RNA polymerase elongation during gene transcription may be hindered by the many proteins bound to DNA (roadblocks). Alternatively, displacement by RNA polymerase could inhibit the activity of a DNA-bound protein, and a transcription factor (TF), for example, might lose control of a promoter. The mechanism by which RNA polymerases elongate through roadblocks without compromising their regulatory function is poorly understood. Previous mechanistic, single-molecule studies have focused on RNA polymerase disrupting nucleosomes. However, nucleosomes, which are only found in eukaryotes, interact with DNA non-specifically, and are substrates for post-translational modifications that regulate chromatin remodelling and transcription of DNA. In contrast, many TFs from organisms spanning all kingdoms recognize specific sites on DNA to shape the genome and regulate transcription, and do not undergo chemical modifications regulated by complex pathways. Instead, they respond to environmental cues such as DNA supercoiling, concentration, and the presence of multiple operators to which they bind with different affinities and cooperatively. These tunable, cooperative interactions determine architectural DNA modifications such as DNA bending, wrapping and looping, the role of which has not been addressed in earlier studies on transcription roadblocks either in vivo or in vitro. The effect of three model TFs, the lac repressr (LacI), the l repressor and the 186 bacteriophage CI repressor, on transcriptional elongation by RNA polymerase (RNAP), will be compared and contrasted using magnetic tweezers (MT) and AFM imaging. These complementary techniques provide dynamic measurements of active complexes operating on single DNA molecules (MT), and detailed static images of nucleoprotein complexes adsorbed on a surface (AFM), and are the most direct macromolecular analyses for elucidating the mechanistic details by which RNAP elongates past a TF. The results of this investigation will help us (i) understand how transcriptional factors (TFs) generat complex responses in genomic contexts, and (ii) indicate new ways in which to manipulate genes and construct synthetic regulatory circuits for transcription. Therefore, the overall goal of this proposal is to understand how protein-protein cooperativity and protein-mediated long-range interactions, such as DNA looping may affect the strength of a roadblock, and if DNA tension and transcription-generated DNA supercoiling may facilitate RNAP elongation through these TFs.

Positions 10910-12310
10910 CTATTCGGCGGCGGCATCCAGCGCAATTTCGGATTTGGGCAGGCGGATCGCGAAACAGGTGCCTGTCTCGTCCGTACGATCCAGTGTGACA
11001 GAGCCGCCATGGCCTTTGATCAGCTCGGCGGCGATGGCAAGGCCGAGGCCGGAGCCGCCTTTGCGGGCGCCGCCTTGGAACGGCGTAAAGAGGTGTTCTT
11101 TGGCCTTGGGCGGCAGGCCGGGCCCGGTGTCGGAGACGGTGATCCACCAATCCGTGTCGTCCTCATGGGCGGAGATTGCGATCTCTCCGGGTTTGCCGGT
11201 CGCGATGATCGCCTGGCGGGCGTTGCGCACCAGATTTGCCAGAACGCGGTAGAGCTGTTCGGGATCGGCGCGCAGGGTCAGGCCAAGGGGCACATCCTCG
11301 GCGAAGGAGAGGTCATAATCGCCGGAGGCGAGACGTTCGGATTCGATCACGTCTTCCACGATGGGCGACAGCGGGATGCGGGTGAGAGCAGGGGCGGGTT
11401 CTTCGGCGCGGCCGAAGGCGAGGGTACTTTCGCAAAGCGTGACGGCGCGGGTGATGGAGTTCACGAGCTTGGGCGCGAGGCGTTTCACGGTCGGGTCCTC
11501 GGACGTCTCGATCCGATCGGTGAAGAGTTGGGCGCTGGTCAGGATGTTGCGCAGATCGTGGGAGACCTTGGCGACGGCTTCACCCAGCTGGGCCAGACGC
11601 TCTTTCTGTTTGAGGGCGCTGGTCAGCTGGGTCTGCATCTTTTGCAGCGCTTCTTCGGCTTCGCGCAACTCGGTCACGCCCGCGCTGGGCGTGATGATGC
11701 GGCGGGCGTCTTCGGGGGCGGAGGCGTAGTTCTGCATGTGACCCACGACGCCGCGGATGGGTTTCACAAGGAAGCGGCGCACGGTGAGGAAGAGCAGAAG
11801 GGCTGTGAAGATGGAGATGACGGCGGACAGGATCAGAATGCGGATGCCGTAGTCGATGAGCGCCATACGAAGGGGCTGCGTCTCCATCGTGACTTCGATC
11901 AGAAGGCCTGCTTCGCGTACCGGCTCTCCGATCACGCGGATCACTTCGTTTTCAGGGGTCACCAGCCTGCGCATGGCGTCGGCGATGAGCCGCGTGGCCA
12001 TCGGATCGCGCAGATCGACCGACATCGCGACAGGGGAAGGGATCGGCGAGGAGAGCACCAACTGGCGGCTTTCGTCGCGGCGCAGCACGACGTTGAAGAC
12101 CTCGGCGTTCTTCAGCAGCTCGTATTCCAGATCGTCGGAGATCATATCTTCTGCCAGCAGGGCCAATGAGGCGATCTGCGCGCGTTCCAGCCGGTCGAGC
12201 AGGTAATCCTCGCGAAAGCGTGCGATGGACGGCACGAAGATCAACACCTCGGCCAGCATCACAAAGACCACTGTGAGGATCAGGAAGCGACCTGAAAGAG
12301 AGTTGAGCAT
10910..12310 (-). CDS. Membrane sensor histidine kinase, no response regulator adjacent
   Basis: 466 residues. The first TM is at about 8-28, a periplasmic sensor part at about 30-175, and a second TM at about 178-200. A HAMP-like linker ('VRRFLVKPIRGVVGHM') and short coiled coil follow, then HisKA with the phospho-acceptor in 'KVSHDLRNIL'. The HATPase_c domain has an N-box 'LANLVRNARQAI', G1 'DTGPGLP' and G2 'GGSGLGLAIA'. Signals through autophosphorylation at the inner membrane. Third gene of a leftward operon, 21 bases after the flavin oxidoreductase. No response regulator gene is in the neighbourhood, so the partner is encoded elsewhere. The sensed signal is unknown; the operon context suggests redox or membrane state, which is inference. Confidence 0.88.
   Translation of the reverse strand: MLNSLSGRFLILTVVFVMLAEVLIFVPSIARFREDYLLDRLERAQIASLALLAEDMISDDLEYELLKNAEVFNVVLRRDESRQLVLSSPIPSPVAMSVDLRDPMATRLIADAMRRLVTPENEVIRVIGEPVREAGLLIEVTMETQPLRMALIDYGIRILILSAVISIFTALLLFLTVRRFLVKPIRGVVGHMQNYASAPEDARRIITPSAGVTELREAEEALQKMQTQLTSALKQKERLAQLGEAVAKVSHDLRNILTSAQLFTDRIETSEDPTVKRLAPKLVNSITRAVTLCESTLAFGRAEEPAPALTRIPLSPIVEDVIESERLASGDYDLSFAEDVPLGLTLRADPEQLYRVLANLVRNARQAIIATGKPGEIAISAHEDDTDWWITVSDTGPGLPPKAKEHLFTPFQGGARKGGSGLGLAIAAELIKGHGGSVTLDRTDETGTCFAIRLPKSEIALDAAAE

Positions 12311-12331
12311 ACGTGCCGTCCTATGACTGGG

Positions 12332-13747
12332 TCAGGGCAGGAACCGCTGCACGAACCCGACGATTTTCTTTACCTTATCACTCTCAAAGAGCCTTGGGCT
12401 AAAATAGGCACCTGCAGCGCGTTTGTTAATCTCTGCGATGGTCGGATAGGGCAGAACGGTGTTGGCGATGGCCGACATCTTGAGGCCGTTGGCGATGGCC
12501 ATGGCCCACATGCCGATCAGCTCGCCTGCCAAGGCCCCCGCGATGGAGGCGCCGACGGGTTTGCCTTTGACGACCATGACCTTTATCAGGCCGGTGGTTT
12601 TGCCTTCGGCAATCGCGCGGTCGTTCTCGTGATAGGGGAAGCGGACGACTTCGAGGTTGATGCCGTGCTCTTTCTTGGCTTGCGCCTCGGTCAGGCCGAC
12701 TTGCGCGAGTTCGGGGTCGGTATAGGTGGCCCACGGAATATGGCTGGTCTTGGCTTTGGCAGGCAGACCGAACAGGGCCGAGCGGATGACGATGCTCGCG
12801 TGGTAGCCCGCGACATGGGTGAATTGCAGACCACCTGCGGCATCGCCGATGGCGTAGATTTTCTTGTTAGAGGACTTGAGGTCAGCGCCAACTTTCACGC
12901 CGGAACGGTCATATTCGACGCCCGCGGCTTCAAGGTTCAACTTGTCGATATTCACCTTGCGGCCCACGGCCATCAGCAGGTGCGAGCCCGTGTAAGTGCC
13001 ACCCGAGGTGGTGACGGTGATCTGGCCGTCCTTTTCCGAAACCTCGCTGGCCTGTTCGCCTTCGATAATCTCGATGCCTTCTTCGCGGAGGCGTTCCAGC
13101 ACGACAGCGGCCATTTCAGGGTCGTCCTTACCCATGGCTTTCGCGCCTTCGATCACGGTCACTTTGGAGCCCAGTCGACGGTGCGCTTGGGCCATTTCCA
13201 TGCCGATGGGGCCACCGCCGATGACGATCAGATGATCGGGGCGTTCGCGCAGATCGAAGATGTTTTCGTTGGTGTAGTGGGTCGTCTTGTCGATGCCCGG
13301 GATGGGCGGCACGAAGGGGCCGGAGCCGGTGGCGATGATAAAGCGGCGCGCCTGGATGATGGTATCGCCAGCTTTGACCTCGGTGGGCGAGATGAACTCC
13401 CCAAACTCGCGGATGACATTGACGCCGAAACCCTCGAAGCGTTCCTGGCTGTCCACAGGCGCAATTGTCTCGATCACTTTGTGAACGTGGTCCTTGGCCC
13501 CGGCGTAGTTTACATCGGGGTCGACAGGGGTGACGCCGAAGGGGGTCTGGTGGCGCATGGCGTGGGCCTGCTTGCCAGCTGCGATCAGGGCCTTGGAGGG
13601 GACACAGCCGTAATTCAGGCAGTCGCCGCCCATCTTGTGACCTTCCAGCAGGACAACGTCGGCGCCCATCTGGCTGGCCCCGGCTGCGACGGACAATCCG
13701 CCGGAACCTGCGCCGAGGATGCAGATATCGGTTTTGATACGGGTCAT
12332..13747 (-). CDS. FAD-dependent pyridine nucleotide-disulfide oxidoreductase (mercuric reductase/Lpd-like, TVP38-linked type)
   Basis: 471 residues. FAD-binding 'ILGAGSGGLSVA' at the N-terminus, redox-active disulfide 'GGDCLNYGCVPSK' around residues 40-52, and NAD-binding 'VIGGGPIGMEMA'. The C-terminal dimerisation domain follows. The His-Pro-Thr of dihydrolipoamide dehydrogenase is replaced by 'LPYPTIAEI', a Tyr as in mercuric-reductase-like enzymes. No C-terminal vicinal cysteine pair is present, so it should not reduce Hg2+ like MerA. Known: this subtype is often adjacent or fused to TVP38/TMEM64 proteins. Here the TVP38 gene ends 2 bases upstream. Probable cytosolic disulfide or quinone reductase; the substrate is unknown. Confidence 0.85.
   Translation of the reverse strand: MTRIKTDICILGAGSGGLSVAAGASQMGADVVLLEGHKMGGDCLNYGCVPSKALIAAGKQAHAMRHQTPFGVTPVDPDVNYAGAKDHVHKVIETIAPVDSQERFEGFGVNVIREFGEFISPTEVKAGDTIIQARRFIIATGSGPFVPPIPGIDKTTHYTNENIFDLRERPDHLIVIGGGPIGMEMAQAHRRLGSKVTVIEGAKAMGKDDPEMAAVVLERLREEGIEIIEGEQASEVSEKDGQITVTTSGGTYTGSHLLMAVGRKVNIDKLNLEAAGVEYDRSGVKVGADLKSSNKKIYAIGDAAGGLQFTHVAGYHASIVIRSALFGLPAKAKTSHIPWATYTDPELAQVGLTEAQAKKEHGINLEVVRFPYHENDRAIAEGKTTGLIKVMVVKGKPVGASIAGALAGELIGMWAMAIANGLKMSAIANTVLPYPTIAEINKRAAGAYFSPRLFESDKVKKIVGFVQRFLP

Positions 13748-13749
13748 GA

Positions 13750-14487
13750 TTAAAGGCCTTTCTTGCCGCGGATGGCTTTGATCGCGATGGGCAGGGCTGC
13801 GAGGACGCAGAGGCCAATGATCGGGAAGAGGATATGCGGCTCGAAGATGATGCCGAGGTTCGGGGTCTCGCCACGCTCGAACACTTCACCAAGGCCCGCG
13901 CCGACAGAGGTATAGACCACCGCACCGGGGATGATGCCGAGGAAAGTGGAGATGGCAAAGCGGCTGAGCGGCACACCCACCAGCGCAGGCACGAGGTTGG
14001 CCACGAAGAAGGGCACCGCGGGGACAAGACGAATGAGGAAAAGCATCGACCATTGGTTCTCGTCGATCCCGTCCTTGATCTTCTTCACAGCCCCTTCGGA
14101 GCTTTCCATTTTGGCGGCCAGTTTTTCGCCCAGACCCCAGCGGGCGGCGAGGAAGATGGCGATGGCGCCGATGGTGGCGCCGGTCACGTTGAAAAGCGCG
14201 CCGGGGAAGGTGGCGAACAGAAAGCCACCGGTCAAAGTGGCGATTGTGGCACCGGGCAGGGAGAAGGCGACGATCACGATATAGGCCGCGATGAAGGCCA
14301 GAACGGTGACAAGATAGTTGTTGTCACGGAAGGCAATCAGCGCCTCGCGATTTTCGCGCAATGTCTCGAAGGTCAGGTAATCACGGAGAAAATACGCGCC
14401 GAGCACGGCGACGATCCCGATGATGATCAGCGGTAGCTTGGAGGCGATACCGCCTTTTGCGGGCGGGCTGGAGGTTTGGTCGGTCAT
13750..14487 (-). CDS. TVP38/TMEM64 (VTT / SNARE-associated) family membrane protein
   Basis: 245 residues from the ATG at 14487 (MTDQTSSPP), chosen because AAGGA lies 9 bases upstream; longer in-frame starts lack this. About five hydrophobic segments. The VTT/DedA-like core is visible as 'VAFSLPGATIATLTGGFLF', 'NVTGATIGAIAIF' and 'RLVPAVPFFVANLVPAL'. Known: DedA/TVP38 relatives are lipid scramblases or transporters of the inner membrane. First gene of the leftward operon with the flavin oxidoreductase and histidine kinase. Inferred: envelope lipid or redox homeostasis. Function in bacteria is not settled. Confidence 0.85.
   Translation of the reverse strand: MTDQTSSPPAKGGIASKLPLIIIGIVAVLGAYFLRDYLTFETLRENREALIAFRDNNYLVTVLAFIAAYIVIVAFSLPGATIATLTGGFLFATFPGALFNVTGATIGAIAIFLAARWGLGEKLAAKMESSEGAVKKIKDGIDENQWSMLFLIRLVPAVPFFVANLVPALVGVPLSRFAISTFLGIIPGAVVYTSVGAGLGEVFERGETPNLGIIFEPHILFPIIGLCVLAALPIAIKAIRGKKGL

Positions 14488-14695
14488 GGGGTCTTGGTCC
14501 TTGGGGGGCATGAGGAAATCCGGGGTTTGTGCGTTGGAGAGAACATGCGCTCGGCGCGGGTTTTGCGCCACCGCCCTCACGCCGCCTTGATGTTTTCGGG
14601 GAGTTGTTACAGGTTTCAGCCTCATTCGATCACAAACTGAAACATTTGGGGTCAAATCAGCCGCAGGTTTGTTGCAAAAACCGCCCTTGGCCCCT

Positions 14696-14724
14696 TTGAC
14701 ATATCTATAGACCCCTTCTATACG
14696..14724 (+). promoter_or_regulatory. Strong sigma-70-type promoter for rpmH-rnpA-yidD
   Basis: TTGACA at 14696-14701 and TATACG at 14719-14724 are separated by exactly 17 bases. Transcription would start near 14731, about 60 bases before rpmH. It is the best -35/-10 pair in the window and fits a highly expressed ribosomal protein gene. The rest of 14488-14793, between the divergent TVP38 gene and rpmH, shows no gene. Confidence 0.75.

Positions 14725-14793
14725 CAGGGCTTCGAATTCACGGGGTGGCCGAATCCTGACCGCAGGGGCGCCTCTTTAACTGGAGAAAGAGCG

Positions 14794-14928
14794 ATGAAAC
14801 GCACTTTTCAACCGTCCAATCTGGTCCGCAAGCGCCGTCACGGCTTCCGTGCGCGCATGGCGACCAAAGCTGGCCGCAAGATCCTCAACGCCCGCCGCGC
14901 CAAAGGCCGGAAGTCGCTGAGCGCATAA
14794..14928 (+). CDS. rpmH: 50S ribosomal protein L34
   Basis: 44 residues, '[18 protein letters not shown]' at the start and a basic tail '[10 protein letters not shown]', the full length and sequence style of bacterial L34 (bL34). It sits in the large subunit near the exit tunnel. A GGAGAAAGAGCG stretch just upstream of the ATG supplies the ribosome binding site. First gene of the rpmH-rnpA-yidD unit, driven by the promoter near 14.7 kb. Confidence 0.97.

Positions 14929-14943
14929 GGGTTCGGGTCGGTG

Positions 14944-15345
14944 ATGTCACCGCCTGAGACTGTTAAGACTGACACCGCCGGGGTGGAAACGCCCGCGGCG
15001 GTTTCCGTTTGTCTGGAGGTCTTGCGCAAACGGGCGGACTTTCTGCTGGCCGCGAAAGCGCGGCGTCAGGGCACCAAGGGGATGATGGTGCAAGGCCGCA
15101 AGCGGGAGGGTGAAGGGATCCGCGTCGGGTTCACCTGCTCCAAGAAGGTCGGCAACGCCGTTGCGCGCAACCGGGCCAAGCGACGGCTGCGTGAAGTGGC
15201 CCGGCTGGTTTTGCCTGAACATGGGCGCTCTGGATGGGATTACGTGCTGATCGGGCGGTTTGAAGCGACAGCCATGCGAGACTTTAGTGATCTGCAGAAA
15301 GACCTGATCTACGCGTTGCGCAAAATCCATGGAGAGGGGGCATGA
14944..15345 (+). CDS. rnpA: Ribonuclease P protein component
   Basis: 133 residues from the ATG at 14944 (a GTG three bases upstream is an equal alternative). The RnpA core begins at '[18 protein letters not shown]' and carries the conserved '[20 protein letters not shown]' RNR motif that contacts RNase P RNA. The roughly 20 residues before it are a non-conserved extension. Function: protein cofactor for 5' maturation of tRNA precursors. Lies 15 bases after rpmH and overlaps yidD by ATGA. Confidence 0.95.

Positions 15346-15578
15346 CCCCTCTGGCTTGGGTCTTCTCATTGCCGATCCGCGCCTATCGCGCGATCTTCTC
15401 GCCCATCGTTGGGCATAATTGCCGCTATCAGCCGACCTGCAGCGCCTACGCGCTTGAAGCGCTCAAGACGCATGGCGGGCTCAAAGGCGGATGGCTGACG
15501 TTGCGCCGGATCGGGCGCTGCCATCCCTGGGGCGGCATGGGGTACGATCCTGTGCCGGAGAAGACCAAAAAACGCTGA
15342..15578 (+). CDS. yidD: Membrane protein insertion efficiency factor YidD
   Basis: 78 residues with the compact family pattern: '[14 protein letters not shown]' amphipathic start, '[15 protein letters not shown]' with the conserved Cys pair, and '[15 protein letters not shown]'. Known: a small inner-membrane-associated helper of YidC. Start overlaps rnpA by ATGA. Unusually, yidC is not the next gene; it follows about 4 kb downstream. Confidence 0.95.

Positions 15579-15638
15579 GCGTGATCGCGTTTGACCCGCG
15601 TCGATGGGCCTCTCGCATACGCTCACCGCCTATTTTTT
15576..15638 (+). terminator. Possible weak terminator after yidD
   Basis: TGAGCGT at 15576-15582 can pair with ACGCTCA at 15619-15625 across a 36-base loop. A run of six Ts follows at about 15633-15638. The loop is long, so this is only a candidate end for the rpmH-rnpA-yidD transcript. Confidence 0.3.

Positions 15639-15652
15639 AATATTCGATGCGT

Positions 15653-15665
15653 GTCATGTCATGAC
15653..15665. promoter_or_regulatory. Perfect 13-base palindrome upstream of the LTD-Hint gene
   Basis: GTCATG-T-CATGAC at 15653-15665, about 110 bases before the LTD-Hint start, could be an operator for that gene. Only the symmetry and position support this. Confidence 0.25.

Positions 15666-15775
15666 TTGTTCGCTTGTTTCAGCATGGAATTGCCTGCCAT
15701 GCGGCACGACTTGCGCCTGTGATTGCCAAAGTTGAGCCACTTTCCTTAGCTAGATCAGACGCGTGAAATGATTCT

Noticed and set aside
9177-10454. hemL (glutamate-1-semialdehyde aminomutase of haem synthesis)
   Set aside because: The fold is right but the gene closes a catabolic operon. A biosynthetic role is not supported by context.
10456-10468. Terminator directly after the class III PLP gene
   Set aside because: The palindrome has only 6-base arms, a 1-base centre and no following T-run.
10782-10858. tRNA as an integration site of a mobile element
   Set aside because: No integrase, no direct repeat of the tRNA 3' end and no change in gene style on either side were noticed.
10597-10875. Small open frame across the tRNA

Aim 1 will focus on the effects of TF binding affinity, looping, DNA tension and handedness of DNA supercoiling on the strong LacI roadblock.
Aim 2 will focus on the effects of TF binding affinity, oligomerization, looping, DNA tension and handedness of DNA supercoiling on the weak l CI roadblock.
Aim 3 will focus on the effects of alternate wrapping or looping, DNA tension and handedness of DNA supercoiling on the 186 CI repressor.

Public Health Relevance

We will characterize the molecular mechanisms by which RNA polymerase transcribes through TFs barring the elongation pathway without compromising their function. Insight from this research will define the requirements for designing regulatory elements of gene transcription as needed in the fight against cancer and infectious diseases. Such genetic tools will, ultimately, improve therapeutic options for genetic and epigenetic disorders in human patients.

National Institute of Health (NIH)
National Institute of General Medical Sciences (NIGMS)
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Special Emphasis Panel (ZRG1)
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Preusch, Peter
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Emory University
Schools of Arts and Sciences
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Yan, Yan; Leng, Fenfei; Finzi, Laura et al. (2018) Protein-mediated looping of DNA under tension requires supercoiling. Nucleic Acids Res 46:2370-2379
Kovari, Daniel T; Yan, Yan; Finzi, Laura et al. (2018) Tethered Particle Motion: An Easy Technique for Probing DNA Topology and Interactions with Transcription Factors. Methods Mol Biol 1665:317-340
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Finzi, Laura; Olson, Wilma K (2016) The emerging role of DNA supercoiling as a dynamic player in genomic structure and function. Biophys Rev 8:1-3

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